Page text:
Schrdinger's Killer App: Race to Build the World's First Quantum Computer
Publish Date: 2013-05-09
Author: Jonathan P. Dowling
The race is on to construct the first quantum code breaker, as the winner will hold the key to the entire Internet. From international, multibillion-dollar financial transactions to top-secret government communications, all would be vulnerable to the secret-code-breaking ability of the quantum computer.
Written by a renowned quantum physicist closely involved in the U.S. governments development of quantum information science, Schrdingers Killer App: Race to Build the Worlds First Quantum Computer presents an inside look at the governments quest to build a quantum computer capable of solving complex mathematical problems and hacking the public-key encryption codes used to secure the Internet. The killer application refers to Shors quantum factoring algorithm, which would unveil the encrypted communications of the entire Internet if a quantum computer could be built to run the algorithm. Schrdingers notion of quantum entanglementand his infamous catis at the heart of it all.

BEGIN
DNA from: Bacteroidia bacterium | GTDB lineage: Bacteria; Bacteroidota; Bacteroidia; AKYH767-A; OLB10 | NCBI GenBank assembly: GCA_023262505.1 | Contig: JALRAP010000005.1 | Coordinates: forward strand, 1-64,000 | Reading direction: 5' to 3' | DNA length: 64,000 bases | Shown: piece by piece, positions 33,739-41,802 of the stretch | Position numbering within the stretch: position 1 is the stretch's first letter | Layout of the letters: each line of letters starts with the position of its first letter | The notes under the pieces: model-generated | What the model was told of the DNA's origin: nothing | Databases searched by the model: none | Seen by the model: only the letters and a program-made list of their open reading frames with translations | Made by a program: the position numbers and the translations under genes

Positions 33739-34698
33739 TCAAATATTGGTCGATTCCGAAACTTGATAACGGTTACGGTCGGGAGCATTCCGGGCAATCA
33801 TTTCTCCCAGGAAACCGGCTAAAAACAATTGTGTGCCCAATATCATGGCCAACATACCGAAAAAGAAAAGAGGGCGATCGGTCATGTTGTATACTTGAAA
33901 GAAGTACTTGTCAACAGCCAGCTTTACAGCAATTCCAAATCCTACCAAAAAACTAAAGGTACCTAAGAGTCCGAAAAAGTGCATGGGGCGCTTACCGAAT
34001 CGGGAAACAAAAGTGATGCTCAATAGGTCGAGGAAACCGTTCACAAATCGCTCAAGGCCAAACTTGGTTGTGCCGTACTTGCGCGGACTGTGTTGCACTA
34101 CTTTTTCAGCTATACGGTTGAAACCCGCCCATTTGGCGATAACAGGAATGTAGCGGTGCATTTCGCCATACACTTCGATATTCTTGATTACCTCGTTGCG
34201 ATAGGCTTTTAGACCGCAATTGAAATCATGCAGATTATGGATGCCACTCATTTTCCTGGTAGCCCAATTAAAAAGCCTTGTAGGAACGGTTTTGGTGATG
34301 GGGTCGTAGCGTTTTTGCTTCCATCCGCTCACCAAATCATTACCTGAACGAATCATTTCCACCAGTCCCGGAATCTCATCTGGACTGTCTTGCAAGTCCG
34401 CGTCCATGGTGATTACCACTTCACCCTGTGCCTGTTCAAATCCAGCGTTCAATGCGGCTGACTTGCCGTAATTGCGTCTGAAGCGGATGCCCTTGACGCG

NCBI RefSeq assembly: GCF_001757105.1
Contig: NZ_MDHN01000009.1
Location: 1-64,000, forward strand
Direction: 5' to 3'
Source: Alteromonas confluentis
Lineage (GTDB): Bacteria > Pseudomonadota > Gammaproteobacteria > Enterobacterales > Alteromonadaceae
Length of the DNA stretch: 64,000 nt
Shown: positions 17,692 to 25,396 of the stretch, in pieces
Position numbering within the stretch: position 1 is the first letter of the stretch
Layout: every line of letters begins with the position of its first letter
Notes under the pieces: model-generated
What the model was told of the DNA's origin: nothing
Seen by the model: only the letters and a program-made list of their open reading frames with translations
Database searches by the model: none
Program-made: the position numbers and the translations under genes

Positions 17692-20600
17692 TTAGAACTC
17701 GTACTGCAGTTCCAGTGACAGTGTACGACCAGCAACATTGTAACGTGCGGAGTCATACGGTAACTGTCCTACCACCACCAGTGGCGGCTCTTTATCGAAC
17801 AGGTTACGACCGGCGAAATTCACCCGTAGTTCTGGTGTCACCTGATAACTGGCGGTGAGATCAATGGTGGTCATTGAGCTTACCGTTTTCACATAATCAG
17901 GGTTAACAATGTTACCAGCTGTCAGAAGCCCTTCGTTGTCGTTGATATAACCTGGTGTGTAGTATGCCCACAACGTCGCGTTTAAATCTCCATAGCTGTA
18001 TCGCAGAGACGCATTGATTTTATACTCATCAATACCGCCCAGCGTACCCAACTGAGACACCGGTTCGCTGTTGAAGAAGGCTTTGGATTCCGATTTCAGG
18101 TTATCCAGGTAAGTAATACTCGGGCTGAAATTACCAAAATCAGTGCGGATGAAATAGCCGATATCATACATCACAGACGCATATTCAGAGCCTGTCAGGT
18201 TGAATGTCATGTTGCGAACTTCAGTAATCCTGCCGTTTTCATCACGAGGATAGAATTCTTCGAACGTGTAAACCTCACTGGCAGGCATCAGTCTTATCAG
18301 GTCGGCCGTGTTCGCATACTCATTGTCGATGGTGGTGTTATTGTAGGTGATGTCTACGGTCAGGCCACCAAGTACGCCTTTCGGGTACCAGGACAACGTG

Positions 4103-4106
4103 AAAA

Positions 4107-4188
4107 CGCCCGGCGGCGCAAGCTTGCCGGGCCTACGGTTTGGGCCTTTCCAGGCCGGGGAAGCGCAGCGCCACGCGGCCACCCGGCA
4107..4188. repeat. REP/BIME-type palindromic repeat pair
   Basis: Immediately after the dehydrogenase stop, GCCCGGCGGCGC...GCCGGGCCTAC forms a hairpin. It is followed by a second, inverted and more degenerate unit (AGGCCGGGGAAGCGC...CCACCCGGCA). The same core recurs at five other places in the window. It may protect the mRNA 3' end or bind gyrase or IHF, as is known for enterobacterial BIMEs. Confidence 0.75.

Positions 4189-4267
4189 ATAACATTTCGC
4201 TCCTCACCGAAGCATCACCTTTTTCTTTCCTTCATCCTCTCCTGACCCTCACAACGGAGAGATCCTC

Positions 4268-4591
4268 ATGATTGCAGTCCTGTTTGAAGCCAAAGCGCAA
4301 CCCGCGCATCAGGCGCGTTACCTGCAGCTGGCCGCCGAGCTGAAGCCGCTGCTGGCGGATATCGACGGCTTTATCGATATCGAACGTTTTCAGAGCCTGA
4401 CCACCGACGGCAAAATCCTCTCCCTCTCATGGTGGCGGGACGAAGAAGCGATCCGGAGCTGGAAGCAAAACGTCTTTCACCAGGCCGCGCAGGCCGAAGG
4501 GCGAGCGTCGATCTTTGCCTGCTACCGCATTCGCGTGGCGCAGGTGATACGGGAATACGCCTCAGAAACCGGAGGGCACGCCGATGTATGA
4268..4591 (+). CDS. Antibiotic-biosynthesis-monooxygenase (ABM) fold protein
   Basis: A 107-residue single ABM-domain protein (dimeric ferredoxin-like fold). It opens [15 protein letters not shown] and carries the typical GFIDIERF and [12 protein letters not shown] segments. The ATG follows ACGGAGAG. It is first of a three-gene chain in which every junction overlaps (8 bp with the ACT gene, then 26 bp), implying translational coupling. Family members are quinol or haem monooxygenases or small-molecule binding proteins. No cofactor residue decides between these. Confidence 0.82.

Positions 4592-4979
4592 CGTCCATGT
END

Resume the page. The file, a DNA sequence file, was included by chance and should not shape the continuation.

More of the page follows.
The book develops the concept of entanglement in the historical context of Einsteins 30-year battle with the physics community over the true meaning of quantum theory. It discusses the remedy to the threat posed by the quantum code breaker: quantum cryptography, which is unbreakable even by the quantum computer. The author also covers applications to other important areas, such as quantum physics simulators, synchronized clocks, quantum search engines, quantum sensors, and imaging devices. In addition, he takes readers on a philosophical journey that considers the future ramifications of quantum technologies.
Interspersed with amusing and personal anecdotes, this book presents quantum computing and the closely connected foundations of quantum mechanics in an engaging manner accessible to non-specialists. Requiring no formal training in physics or advanced mathematics, it explains difficult topics, including quantum entanglement, Schrdingers cat, Bells inequality, and quantum computational complexity, using simple analogies.